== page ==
4 Questions to ask yourself when comparing ETFs

KANISH CHUGH
How do you choose an ETF? What are the best ETFs on the ASX? Are questions we often hear. These questions can never be perfectly answered, as the best ETFs for any investor will depend on their goals and risk tolerance.

Still, there are some general rules that investors should follow when comparing ETFs. Here are four questions you can ask yourself when deciding on an ETF to invest in:

  • What assets does this ETF hold?
  • How is this ETF structured?
  • Is this ETF liquid?
  • What are the ETF’s fees?

1. What assets does this ETF hold?

ETFs can own many different assets: global shares, Australian shares, bonds, precious metals—and more. Some ETFs can even own multiple types of assets—what are called “multi-asset ETFs”—which blend bonds and shares together.

Different assets come with different levels of risk and potential return. Shares are riskier but have historically produced the best returns. Bonds and gold are less risky but have historically produced lower returns.

Risks in investing
Source: Moneysmart, ETF Securities, 25 May 2021

ETFs take different approaches to buying shares and bonds. Some global shares ETFs will only buy US or Chinese shares. Others may focus on specific economic sectors, like robotics, lithium miners, or biotech, believing they offer opportunity.

Something similar is true for bonds and commodities. Some bond ETFs buy a broad basket of global bonds. While others focus on segments of the Australian bond market. Most commodity ETFs focus on gold. But some hold other precious metals, like silver, platinum and palladium.


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2. How is this ETF structured?

ETFs come in many different structures, with important differences. Most ETFs are Australian-domiciled funds, that hold their assets in Australia, although this is not always the case. Some global shares ETFs are not locally domiciled ETFs. Instead, they are feeder funds that buy into US-domiciled ETFs. These feeder funds have the advantages of coming at lower fees, as they are cheaper for ETF providers to make. However, they can have tax weaknesses as US-domiciled funds must pay US taxes.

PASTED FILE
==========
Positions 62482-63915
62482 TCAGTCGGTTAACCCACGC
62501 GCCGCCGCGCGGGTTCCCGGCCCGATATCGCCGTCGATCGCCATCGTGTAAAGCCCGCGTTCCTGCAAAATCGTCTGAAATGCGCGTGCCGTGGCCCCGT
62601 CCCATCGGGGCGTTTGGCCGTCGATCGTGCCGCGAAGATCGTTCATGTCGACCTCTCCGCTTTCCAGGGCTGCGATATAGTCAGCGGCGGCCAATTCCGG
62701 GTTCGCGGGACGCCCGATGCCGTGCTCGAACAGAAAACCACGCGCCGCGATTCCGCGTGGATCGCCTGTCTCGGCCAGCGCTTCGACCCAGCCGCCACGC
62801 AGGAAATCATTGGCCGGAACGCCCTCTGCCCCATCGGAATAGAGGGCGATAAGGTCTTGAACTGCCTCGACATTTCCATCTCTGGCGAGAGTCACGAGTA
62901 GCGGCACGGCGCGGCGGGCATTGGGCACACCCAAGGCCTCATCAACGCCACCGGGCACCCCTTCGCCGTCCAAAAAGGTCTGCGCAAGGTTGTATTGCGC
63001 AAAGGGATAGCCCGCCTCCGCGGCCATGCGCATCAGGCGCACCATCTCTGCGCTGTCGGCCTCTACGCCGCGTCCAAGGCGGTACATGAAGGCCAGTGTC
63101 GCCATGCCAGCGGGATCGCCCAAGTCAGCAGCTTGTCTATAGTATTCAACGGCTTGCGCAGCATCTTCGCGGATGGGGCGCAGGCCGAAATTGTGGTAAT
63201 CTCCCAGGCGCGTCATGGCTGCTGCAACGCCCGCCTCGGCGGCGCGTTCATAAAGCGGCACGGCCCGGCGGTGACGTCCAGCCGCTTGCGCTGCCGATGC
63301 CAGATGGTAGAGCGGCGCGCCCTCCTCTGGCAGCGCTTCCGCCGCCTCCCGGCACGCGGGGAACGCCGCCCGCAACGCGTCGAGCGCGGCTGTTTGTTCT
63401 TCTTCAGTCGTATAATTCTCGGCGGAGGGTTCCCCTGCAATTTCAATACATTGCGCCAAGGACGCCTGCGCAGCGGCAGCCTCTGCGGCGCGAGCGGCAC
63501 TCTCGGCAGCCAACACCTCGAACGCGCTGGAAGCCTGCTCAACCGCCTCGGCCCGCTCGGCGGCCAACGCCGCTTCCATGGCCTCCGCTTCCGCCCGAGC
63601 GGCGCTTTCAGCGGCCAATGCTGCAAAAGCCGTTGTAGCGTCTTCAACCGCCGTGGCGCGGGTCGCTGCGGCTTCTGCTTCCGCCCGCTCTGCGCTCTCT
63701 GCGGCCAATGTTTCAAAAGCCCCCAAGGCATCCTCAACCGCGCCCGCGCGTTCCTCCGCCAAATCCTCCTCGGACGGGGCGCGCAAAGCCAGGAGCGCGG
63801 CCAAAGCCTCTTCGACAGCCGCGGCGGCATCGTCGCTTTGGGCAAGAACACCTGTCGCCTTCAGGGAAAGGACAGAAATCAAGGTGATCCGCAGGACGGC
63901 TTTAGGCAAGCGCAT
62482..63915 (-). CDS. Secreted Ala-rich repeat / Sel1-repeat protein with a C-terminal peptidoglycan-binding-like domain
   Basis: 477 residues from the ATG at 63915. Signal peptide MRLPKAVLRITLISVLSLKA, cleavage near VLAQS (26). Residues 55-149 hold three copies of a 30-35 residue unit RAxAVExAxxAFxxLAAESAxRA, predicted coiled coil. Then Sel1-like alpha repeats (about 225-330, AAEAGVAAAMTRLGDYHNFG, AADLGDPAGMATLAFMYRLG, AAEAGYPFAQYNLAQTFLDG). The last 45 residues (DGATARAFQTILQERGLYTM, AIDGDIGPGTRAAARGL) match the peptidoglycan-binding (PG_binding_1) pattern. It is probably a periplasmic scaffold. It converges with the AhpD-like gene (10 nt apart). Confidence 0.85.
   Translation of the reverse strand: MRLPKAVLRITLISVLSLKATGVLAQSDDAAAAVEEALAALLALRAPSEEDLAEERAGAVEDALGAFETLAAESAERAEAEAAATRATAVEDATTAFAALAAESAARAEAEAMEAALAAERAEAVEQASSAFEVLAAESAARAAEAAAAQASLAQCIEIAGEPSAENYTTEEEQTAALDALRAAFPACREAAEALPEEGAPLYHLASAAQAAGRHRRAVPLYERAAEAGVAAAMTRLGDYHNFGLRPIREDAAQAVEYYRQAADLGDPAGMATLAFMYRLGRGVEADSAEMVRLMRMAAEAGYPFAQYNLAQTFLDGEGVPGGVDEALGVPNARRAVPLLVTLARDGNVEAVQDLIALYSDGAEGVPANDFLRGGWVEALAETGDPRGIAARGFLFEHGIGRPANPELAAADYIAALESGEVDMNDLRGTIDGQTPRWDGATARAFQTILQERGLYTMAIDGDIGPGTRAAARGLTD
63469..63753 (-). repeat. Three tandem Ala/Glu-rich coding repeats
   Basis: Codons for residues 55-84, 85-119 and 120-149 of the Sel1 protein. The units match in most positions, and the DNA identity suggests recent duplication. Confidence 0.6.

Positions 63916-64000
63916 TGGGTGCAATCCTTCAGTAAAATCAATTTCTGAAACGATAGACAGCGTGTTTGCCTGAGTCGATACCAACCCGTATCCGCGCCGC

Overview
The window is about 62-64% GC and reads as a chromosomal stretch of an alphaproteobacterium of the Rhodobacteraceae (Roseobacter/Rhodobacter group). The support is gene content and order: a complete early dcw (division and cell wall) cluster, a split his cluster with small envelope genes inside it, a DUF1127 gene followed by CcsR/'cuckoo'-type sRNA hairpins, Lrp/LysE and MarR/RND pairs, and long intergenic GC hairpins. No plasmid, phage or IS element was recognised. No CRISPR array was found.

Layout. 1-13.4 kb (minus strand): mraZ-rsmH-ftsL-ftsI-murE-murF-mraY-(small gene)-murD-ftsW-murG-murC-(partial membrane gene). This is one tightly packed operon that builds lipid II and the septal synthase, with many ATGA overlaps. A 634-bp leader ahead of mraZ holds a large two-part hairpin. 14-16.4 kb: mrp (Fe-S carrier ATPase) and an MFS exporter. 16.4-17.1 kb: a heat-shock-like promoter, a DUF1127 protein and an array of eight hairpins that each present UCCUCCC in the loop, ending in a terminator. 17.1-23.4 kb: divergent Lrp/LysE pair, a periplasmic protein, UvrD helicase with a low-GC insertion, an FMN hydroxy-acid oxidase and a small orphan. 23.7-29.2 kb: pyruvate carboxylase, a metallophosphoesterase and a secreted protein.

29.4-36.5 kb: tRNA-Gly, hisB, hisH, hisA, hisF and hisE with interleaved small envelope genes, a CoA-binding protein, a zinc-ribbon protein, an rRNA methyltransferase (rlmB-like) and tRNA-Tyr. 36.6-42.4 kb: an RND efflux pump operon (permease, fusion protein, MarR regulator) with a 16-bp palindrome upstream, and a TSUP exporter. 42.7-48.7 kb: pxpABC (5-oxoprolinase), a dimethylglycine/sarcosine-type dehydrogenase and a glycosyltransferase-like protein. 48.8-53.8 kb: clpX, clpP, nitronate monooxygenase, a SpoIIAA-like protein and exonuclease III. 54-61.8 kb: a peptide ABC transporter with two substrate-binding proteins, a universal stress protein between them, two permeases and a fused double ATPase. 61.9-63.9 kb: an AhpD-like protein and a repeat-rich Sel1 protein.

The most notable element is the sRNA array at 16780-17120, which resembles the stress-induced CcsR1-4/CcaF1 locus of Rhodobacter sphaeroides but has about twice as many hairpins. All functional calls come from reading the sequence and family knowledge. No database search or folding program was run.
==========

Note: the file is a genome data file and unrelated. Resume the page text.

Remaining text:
There are also important differences between actively managed versus passive ETFs. Most ETFs are passive. This means they follow an index – like the ASX 200 or S&P 500 – and do so transparently and at low cost. But some ETFs are actively managed and more like traditional managed funds. Active ETFs do not follow an index. Instead they have portfolio managers making their investment decisions. What’s more, they are typically opaque and charge higher fees (discussed below).

3. Is this ETF liquid?

Liquidity is the ability to get in and out of an ETF. The more liquid an ETF, the easier, cheaper, and faster it is to come and go. When choosing an ETF, liquidity is therefore a consideration.

The liquidity of an ETF is measured through its buy-sell spreads – which is the gap between buyers (”bid”) and sellers (“ask”). The smaller this gap, the more liquid an ETF is, and the less it may cost investors to come and go.

4. What are the ETF’s fees?

Fees are always an important consideration for ETFs. As a general rule, the lower the better, but there are more to ETF fees than meets the eye.

Like other products in our economy – be it shoes, phones, or cars – the cost (fee) of an ETF is largely a function of input costs. When input costs are higher, products become more expensive. Input costs for ETFs include exchange fees, index licensing fees, custody fees – and others. These variable input costs explain why some ETFs – like commodities and emerging markets ETFs – charge higher fees.

However investors should beware that actively managed ETFs charge much higher fees. On average, our analysis finds, active ETFs charge more than double what passive ETFs charge. In addition to their higher management fees, they also charge an additional layer of performance fees.


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So, which ETF is right for you?

At the end of the day, choosing an ETF is a personal decision. The best ETF for any investor is ultimately up to them, based on their personal views, goals, and risk tolerance.


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